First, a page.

We expect that by this point, the picture is becoming crystal clear for you in terms of the headwinds the US commercial banks are facing at the moment. Rising loan delinquencies and charge-off's, crimped profitability in terms of the tightest interest margin on record, and a loan loss reserve position as weak as anything we've seen in over two decades. Talk about taking it to the banks, this confluence of circumstances is far from the happy talk we hear on the Street. Of course the important issue looking ahead is degree or magnitude of loan deterioration to come in addition to interest margin, or interest rate spread, compression. As you'd guess, this is exactly the type of circumstances we'd expect to see in a change of character for a prior credit cycle of incredible magnitude. THAT's the important issue. Accommodative and proactive Fed / Treasury / Administration/ Big Wall Street banks or not, from a short term standpoint the commercial banks need to accelerate lending and diffuse or cut short loan losses to keep the bigger credit cycle game going. And this means only one thing in terms of the old college try - monetary inflation. Seems to always come back to that, now doesn't it?
What is also clear going through these numbers is that there is a huge difference between the large behemoth so-called commercial banks in this country and everyone else (the regional and community banks). The big boys, of course, can rely ever more heavily in the current environment on proprietary trading (levered financial speculation), investment banking, derivatives trading, etc. And this means that they are implicitly relying on stable to upward movement in financial markets to which they are applying ever-increasing amounts of leverage in their "trading" activities. As you know, at least as of late, this is exactly what has been delivered to their collective doorsteps.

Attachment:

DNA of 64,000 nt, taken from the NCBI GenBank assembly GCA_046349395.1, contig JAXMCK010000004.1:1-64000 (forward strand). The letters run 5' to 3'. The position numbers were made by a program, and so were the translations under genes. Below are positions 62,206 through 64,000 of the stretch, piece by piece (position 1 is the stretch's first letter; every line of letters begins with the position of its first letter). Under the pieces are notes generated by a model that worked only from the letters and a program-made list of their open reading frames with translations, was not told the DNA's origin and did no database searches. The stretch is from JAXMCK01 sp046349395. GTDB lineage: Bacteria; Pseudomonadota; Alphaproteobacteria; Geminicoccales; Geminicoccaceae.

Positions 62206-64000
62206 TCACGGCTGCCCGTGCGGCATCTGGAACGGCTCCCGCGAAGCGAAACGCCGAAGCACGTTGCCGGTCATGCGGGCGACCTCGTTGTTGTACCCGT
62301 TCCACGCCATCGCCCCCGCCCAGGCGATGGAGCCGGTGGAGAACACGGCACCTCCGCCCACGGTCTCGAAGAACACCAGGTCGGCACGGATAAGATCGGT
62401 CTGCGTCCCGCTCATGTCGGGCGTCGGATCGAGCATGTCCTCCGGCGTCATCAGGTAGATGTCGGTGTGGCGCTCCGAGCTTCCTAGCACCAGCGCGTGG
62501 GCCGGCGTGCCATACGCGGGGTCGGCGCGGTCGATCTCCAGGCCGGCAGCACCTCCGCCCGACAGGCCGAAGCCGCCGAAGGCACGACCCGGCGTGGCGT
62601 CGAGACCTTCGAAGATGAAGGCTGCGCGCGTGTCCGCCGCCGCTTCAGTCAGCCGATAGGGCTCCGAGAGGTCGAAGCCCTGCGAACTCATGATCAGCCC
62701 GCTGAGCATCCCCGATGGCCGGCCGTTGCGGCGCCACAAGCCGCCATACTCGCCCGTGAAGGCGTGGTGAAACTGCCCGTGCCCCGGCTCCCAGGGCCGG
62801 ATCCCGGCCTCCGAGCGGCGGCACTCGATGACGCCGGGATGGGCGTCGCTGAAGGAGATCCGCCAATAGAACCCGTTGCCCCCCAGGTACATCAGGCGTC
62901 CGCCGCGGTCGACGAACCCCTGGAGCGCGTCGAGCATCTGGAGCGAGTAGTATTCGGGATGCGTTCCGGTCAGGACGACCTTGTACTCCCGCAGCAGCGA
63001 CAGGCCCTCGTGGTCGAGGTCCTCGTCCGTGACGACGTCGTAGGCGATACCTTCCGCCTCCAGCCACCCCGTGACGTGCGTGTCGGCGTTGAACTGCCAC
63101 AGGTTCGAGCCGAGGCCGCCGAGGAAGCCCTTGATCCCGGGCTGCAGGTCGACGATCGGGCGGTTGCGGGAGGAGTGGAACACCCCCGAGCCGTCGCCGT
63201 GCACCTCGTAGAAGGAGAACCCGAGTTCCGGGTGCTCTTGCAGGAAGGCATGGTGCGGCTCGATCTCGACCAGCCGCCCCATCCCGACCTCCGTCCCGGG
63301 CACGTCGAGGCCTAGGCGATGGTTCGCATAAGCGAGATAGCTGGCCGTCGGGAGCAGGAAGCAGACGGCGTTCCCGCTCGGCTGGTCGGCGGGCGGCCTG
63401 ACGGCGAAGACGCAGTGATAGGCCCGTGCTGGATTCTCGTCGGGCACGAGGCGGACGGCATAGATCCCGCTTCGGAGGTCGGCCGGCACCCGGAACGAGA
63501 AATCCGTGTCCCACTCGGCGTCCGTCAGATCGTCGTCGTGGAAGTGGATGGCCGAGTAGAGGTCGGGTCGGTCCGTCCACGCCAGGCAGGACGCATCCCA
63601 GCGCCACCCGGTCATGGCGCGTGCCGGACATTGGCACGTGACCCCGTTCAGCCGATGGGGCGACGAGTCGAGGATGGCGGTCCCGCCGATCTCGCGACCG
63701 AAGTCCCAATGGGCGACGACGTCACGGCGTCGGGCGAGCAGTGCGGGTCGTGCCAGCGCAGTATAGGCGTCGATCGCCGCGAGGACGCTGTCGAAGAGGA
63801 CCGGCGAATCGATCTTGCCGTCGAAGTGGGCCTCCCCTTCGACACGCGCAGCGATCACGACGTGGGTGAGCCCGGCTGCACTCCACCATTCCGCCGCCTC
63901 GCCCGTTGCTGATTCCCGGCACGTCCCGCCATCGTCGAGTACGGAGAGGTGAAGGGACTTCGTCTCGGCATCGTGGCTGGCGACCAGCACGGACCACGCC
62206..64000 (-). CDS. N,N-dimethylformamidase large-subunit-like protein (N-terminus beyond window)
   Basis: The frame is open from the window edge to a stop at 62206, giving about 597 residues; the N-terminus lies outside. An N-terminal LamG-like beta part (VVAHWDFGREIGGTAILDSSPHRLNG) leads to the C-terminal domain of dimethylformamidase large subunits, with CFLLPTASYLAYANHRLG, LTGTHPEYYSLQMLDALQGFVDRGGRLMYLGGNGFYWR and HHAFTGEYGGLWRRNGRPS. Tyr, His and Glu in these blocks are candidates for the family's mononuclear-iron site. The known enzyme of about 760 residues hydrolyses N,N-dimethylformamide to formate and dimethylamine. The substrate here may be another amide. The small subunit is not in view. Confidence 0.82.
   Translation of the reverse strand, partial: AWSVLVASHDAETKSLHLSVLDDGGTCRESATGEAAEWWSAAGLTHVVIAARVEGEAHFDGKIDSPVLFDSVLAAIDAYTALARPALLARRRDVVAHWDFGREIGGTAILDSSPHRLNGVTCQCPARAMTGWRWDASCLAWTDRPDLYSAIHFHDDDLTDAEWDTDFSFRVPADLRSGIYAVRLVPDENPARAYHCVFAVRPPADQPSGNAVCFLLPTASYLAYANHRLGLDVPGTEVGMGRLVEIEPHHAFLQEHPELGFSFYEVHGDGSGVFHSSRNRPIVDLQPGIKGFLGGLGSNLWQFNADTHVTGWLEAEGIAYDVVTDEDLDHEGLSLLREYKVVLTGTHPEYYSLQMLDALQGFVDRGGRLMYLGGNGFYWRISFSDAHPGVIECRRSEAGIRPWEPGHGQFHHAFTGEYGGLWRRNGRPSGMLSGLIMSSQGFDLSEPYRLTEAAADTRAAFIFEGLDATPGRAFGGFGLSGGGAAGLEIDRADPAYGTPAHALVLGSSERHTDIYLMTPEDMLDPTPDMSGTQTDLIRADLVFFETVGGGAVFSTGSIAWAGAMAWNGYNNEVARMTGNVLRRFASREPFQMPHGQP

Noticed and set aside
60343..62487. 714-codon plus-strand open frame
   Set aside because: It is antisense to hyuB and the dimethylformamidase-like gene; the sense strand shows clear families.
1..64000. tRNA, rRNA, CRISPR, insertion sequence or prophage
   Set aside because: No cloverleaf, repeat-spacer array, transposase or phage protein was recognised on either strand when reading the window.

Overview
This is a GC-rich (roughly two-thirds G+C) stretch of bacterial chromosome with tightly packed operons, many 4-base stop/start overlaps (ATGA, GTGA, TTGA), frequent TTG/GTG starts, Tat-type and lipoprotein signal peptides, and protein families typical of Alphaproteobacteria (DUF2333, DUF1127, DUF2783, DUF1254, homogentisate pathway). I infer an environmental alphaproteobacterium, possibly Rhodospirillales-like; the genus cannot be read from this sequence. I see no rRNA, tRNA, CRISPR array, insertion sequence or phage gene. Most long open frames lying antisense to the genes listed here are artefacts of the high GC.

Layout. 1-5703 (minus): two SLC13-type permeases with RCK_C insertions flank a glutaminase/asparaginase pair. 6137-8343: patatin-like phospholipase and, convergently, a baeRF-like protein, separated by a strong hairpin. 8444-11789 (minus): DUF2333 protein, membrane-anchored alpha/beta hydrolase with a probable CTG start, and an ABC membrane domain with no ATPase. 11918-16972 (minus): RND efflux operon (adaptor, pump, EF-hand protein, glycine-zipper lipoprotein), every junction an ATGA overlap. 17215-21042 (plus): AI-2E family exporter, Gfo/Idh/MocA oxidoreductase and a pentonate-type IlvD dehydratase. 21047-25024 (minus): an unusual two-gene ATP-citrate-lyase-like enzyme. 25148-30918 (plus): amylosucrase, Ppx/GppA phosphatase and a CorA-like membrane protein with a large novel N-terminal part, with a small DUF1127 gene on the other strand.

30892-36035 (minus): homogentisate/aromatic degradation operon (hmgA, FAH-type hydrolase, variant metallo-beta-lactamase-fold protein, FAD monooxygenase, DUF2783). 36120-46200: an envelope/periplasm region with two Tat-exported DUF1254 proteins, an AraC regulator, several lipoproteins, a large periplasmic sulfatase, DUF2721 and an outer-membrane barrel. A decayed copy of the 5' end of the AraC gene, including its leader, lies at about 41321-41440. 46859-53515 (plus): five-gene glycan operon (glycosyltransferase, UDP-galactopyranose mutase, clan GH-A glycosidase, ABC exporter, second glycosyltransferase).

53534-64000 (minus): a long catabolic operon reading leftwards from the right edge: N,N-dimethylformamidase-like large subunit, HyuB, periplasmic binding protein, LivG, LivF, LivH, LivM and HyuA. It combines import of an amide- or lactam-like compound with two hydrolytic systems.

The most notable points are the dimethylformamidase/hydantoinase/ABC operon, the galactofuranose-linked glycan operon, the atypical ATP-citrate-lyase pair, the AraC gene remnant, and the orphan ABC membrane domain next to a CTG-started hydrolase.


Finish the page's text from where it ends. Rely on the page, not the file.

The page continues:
But for the bulk of commercial banks in the US, collecting deposits and making loans is their business, not trading interest rate swaps and various CDO trenches. It's the regional and smaller players that are indeed hurt the most in terms of declining interest rate spreads and deteriorating asset quality (loan quality). So, in essence, much of what is the current character of the environment of new age finance (structured products, excess monetary liquidity globally impacting yield curve characteristics, super tight lending spreads aided and abetted by derivatives overlays, proprietary trading importance, etc.) has really acted to hurt the bulk of the mainstream US banking industry via lack of participation relative to their behemoth bank brethren. Question. Do these smaller and regional banks really matter anymore, or is it just JPM, BAC, C and a handful of other mastodons that will drive the US into the financial future that lies before us?